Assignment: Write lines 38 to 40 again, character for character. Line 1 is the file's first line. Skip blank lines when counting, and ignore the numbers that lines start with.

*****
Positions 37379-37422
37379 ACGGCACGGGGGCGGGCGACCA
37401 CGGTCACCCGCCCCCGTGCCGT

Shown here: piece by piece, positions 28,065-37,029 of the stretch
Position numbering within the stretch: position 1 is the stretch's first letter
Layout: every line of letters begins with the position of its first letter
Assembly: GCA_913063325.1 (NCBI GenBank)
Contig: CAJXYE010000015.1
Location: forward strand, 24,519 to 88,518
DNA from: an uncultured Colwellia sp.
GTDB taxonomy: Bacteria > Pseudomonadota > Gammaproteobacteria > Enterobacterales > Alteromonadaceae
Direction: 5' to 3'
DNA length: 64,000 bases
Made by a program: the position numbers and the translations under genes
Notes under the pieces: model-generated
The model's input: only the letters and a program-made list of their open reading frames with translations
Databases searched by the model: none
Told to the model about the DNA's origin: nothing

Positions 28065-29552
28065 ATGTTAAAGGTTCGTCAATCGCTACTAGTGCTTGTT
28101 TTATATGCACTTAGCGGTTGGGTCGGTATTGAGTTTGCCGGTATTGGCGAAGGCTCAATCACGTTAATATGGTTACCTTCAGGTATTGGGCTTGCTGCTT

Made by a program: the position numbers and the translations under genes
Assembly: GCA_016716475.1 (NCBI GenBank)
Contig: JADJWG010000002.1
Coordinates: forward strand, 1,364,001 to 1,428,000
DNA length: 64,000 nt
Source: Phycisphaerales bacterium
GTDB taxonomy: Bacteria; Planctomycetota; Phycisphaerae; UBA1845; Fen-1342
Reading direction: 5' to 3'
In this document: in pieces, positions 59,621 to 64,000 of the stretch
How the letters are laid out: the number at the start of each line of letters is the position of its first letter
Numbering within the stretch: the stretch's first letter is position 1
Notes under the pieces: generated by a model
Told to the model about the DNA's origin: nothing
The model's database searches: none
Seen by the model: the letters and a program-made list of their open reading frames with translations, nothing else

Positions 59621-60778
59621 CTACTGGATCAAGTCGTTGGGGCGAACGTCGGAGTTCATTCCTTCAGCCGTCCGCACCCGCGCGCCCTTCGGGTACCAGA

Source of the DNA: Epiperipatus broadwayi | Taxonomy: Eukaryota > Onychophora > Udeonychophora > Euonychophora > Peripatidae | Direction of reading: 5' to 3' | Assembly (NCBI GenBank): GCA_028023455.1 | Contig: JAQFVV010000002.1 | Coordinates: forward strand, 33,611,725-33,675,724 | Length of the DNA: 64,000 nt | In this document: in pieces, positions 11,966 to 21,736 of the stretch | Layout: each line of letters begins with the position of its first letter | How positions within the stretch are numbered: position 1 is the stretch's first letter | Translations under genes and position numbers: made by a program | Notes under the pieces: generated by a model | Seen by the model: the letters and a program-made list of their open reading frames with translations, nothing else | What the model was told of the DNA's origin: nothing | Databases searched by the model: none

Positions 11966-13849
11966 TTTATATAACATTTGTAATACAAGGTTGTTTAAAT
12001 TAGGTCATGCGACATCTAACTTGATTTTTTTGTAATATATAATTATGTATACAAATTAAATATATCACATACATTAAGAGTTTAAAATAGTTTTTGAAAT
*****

59621 CTACTGGATCAAGTCGTTGGGGCGAACGTCGGAGTTCATTCCTTCAGCCGTCCGCACCCGCGCGCCCTTCGGGTACCAGA

Source of the DNA: Epiperipatus broadwayi | Taxonomy: Eukaryota > Onychophora > Udeonychophora > Euonychophora > Peripatidae | Direction of reading: 5' to 3' | Assembly (NCBI GenBank): GCA_028023455.1 | Contig: JAQFVV010000002.1 | Coordinates: forward strand, 33,611,725-33,675,724 | Length of the DNA: 64,000 nt | In this document: in pieces, positions 11,966 to 21,736 of the stretch | Layout: each line of letters begins with the position of its first letter | How positions within the stretch are numbered: position 1 is the stretch's first letter | Translations under genes and position numbers: made by a program | Notes under the pieces: generated by a model | Seen by the model: the letters and a program-made list of their open reading frames with translations, nothing else | What the model was told of the DNA's origin: nothing | Databases searched by the model: none

Positions 11966-13849